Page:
As a young player with an over-powering fastball, why would you throw a Change-Up in a game? You would be throwing it right into the hitters bat speed and be giving him a better chance of getting a hit so it wouldn’t make any sense…RIGHT??
This is a trap, one that I fell into as a young player also. I worked on one in practice and remember having a decent one, but didn’t throw it often in games for the reason stated above. After I graduated HS, and moved on in Baseball, it became very apparent that my fastball wasn’t over powering anymore! So began the process of trying to find a change up that was comfortable in my hand, I could command and I had confidence in to throw in any count. This proved to not be an easy task as it took roughly 6-7 years to finally perfect it.
Fast forward to now, all young pitchers I work with, 9 years old to college, Change-Up Development is a part of each session and practice. Some make quick strides while others take a little longer. In season sessions always start with discussion about how their last game went. We discuss command, how they did with first pitch strikes, how many Change-Ups they threw with confidence and command, among other things. Most of the answers I get are either “None” or “A few.” When I ask why so few, the answers are usually either “They weren’t on my Fastball” or “I was behind in the count too much.”
Like I said, I fell into this same trap as a youth and found it difficult to overcome later in my baseball career. Now the question is, “How do we throw more in a game?” Communication and a belief in and commitment to development. The player and parents need to relay this message to their coach. The goal is to throw 2-3 maybe even 4 Change-Ups per inning (assuming they throw 15 pitches an inning). Pick pre determined counts that they will throw them in. Maybe an 0-0 count second time through the line up. Maybe you decide that each time, in a certain inning, they will throw a Change-Up every time they throw a strike with the first pitch. Maybe every time they get into a 1-1 count they throw a Change-Up. There are many options you can choose but the point is, there needs to be a plan. If you just say before the game starts that you want them to throw 10 change ups in a game, but lack a plan for how to make those 10 happen, the odds are that when that game is over, they will have not accomplished that goal.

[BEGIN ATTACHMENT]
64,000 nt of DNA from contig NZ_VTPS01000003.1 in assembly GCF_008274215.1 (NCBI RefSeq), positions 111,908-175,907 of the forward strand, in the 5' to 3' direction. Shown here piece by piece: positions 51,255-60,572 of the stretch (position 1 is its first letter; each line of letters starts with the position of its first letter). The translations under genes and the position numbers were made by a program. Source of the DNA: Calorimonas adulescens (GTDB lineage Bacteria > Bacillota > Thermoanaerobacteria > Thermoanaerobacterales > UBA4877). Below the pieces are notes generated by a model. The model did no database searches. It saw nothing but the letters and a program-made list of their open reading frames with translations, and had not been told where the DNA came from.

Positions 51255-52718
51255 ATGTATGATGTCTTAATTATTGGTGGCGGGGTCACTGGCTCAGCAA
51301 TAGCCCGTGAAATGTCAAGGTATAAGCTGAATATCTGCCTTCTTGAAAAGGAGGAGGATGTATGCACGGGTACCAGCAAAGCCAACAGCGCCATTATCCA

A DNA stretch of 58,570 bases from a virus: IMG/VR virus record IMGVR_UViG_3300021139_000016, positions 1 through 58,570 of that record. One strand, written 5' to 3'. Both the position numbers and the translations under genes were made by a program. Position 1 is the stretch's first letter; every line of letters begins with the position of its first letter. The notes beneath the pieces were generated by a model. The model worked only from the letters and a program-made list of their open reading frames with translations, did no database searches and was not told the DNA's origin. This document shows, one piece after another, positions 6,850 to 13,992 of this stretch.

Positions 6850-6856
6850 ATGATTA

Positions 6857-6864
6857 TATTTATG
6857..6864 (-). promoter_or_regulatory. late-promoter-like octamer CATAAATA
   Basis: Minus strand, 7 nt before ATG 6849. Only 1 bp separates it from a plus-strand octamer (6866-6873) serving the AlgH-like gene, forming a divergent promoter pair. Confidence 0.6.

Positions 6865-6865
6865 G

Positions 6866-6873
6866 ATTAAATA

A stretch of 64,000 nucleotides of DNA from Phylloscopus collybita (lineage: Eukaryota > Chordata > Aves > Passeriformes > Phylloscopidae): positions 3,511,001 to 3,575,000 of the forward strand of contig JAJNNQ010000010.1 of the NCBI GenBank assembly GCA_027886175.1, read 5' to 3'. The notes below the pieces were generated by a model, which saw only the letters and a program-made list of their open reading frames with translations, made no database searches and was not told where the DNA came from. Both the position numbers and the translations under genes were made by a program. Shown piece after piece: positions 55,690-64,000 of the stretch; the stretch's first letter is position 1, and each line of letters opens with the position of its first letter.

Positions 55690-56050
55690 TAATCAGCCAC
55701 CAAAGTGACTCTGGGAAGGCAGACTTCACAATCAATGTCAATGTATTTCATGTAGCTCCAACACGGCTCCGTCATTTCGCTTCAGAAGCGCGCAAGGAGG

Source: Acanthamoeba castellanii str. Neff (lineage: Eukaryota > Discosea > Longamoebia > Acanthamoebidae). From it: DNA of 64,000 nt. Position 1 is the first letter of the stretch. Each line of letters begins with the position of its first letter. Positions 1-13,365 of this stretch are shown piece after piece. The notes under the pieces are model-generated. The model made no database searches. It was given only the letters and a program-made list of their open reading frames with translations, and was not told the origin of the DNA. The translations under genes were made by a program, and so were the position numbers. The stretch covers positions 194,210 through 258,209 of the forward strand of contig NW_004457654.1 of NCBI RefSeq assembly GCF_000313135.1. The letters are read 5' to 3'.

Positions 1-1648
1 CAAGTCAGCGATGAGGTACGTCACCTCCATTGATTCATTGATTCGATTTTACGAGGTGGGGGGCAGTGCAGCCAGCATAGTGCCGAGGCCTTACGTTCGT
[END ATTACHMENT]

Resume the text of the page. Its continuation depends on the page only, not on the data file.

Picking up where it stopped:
Developing a Change-Up should be a high priority for all youth pitchers who have goals of playing beyond youth baseball. I know we are out there pitching to help our team win but we also need to keep in mind what our long term goals are. In a perfect world, the player, parents and coaches are all on the same page with this and work together to help our Dudes prepare for their future.